Feeling Sorry for the Airport?
The plan for airport expansion is spiraling out of control. The South Burlington Airport Expansion Task Force voted to deny the airport’s request to rezone airport-owned land in the Chamberlin School neighborhood from residential to airport industrial. If the Planning Commission accepts the Task Force report and recommendation, airport expansion dreams will crash and burn.
The vote followed a public hearing at which not a single person who lives in the Chamberlin neighborhood spoke in favor of the airport’s expansion proposal. Speakers called on the Task Force to deny the request for a zoning change and keep the land zoned “residential.” An article in the South Burlington newspaper, The Other Paper, also revealed “widespread opposition” to the rezoning request. After 14 years of the airport’s assault on its neighbors, first with the F-16 afterburner and now with the F-35, no constituency exists to allow the airport to expand.
The airport can still monetize its land
If you are a big airport supporter staying up late at night worrying about what might happen to the poor BTV airport if it doesn't get its way, stop worrying. You can breath easy. The airport has another way to monetize its 44-acre land holding. Money is practically sitting on the ground outside begging for the airport to take it.
The airport can sell the land for affordable housing with the blessing of the FAA. Most, if not all of its 44-acre landholding in the Chamberlin neighborhood can be monetized for housing if the land remains zoned residential!
FAA restrictions can be met by canceling the F-35
One impediment can be overcome: the airport agreed to certain FAA restrictions on what can be done with that land. But a careful reading of those FAA “grant assurances” shows that hundreds of houses can be built on the 44 acres–if, and only if, the F-35 training flights are canceled.
The FAA rules allow housing to be rebuilt if the noise declines
Under the FAA grant assurances, the airport must "dispose of the land" that was "purchased under a grant for airport noise compatibility purposes, including land serving as a noise buffer," if that "land is no longer needed for such purposes, at fair market value, at the earliest practicable time." The grant assurances also mandate that the "land will only be used for purposes which are compatible with noise levels associated with operation of the airport."
Translation into English
That last sentence means that if the F-35 training flights continue, the Airport cannot build housing and keeps losing money: it will get not one cent of value from its 44 acres. Year after year the airport will hand South Burlington a fat check in-lieu-of-taxes on that land.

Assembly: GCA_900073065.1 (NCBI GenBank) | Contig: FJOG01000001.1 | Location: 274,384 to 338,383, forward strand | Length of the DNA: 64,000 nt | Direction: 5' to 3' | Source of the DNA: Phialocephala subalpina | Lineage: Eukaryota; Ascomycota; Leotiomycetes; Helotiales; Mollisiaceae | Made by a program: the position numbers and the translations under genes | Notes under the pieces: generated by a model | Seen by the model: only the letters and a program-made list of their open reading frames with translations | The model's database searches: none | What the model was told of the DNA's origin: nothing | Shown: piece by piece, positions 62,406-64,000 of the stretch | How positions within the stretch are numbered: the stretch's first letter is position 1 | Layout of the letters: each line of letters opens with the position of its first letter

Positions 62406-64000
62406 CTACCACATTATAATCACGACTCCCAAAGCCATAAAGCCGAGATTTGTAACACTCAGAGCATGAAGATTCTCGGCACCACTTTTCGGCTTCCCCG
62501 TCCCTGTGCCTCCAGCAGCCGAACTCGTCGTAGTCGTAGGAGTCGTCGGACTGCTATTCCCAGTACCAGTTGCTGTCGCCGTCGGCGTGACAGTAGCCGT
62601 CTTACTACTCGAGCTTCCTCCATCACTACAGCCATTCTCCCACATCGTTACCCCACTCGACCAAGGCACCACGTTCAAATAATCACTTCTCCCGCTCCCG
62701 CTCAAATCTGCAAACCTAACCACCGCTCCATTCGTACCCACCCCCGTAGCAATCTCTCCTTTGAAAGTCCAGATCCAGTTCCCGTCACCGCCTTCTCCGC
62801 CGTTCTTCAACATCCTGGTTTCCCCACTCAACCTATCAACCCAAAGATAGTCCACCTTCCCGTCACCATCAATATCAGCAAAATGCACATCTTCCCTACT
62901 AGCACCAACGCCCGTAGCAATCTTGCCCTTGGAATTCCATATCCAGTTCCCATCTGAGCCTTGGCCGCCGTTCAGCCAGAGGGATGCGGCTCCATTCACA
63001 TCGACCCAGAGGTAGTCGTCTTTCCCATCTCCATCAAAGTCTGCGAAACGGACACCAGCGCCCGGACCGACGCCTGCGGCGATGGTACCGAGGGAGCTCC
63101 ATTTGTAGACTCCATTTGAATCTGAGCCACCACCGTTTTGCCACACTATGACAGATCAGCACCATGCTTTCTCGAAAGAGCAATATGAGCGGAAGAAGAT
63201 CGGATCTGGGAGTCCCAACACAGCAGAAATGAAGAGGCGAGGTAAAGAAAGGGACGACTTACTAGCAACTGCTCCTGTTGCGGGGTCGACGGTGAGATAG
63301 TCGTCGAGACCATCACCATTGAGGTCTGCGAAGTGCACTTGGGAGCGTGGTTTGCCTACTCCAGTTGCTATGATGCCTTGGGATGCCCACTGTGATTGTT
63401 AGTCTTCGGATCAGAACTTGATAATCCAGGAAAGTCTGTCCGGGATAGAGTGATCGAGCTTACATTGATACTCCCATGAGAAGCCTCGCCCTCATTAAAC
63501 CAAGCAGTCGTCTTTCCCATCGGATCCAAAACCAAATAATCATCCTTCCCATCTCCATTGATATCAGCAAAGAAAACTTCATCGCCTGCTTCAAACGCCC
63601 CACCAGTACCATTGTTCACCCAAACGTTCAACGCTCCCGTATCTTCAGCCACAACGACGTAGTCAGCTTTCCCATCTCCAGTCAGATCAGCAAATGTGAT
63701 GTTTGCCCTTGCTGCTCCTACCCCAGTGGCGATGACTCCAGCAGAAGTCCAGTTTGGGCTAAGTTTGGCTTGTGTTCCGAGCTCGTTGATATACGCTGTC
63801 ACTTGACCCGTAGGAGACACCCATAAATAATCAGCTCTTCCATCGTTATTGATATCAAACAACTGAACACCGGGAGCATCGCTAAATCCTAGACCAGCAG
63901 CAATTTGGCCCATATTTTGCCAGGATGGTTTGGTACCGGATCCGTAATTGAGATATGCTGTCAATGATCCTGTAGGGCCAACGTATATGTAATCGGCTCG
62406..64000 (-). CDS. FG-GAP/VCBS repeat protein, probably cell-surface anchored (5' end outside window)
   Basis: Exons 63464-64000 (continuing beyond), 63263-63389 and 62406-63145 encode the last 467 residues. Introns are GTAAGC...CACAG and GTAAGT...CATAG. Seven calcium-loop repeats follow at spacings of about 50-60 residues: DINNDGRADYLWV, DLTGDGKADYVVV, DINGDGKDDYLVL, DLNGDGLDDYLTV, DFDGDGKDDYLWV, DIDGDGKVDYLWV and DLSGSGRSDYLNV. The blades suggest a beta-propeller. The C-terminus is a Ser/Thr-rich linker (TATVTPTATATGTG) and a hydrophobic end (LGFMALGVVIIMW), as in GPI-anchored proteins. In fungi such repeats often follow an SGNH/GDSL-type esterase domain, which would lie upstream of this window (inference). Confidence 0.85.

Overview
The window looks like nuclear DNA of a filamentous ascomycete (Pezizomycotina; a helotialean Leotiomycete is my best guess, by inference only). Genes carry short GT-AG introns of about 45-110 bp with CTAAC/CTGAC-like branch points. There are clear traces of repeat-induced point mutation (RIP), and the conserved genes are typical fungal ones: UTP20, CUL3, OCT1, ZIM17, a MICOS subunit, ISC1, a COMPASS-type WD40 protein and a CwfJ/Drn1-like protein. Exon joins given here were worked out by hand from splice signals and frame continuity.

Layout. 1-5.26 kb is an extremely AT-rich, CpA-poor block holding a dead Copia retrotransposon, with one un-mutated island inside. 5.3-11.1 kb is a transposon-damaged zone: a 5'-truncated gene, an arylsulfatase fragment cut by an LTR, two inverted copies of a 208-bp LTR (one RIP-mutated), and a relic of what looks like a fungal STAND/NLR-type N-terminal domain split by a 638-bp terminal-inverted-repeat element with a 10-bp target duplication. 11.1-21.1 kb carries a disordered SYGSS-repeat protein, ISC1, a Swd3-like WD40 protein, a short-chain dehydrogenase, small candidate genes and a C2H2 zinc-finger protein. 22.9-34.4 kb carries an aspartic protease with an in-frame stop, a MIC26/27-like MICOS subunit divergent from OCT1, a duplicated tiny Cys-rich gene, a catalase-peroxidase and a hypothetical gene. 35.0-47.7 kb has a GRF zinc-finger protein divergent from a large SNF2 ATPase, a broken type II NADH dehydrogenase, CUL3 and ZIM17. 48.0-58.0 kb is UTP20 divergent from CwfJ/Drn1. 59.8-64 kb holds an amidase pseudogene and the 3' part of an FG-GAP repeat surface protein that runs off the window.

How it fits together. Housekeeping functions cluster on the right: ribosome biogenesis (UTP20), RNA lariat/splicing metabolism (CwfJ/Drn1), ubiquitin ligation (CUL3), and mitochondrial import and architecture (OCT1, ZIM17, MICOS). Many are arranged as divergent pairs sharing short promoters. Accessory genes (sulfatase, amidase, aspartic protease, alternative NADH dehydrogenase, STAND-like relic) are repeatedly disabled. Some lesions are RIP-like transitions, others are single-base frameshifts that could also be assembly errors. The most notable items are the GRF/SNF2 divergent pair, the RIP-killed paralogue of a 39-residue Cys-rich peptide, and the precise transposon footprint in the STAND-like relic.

But Burlington’s leaders have a way to turn their 44-acre albatross into a 44-acre golden goose. They can order a halt to the F-35 training flights. With that ear- and brain-damaging F-35 training halted BTV airport noise will sharply decline as the remaining civilian aircraft noise is negligible compared to the military jet noise. (Page BR4-30).
With the F-35 abolished, a new “Noise Compatibility Program” map will show that most, if not all, of those 44 acres are “compatible” with residential housing. Under the FAA grant assurances, the airport must then sell the land at fair market value for housing.
Given its center-city location near jobs, schools, and stores, that land is high value for housing. The land will sell, money will come pouring in to the City of Burlington’s coffers, and hundreds of desperately needed affordable houses can be built.
Burlington has the power to order a halt to the F-35 training flights
The City of Burlington owns the airport. Acting as the “airport proprietor,” the city can exercise its court-approved “airport-proprietor authority” to ban aircraft as loud as the F-35 at its airport, so long as the ban applies equally to all such extremely loud aircraft.
The City also has authority to ban the F-35 under its lease agreement with the Air Force because F-35 training in cities flagrantly violates the military’s own regulations, federal law, and Vermont law.
The City also has authority to adopt an ordinance banning routine Vermont National Guard training flights from its airport with any aircraft operating in violation of the military’s own regulations.
A firm decision by the Task Force and the Planning Commission to deny the zoning change and to retain residential zoning gives the airport a strong monetary incentive to return those 44 acres to desperately needed affordable housing. And gives the airport owner, Burlington, a strong monetary incentive to use its power to halt the F-35 training at BTV.
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Write or call your public servants and local news media:
Call or email your favorite local news media reporter
Governor Phil Scott 802-828-3333 Chief of Staff <Jason.Gibbs@vermont.gov>
Vermont National Guard's Complaint Line: 802-660-5379 (Note: the Vermont Guard told a reporter that it received over 1400 noise complaints. But the Guard won’t release what people said).
Instead or in addition, submit your report & complaint to the online F-35 Fall 2021-Winter 2022 Report & Complaint Form: https://tinyurl.com/5d89ckj9
See all the graphs and in-your-own words statements on the F-35 Spring-Summer 2021 Report & Complaint Form (513 responses): https://tinyurl.com/3svacfvx.
See links to the graphs and in-your-own words statements on all four versions of the F-35 Report & Complaint Form since Spring 2020, with a total of 1670 responses from 658 different people.
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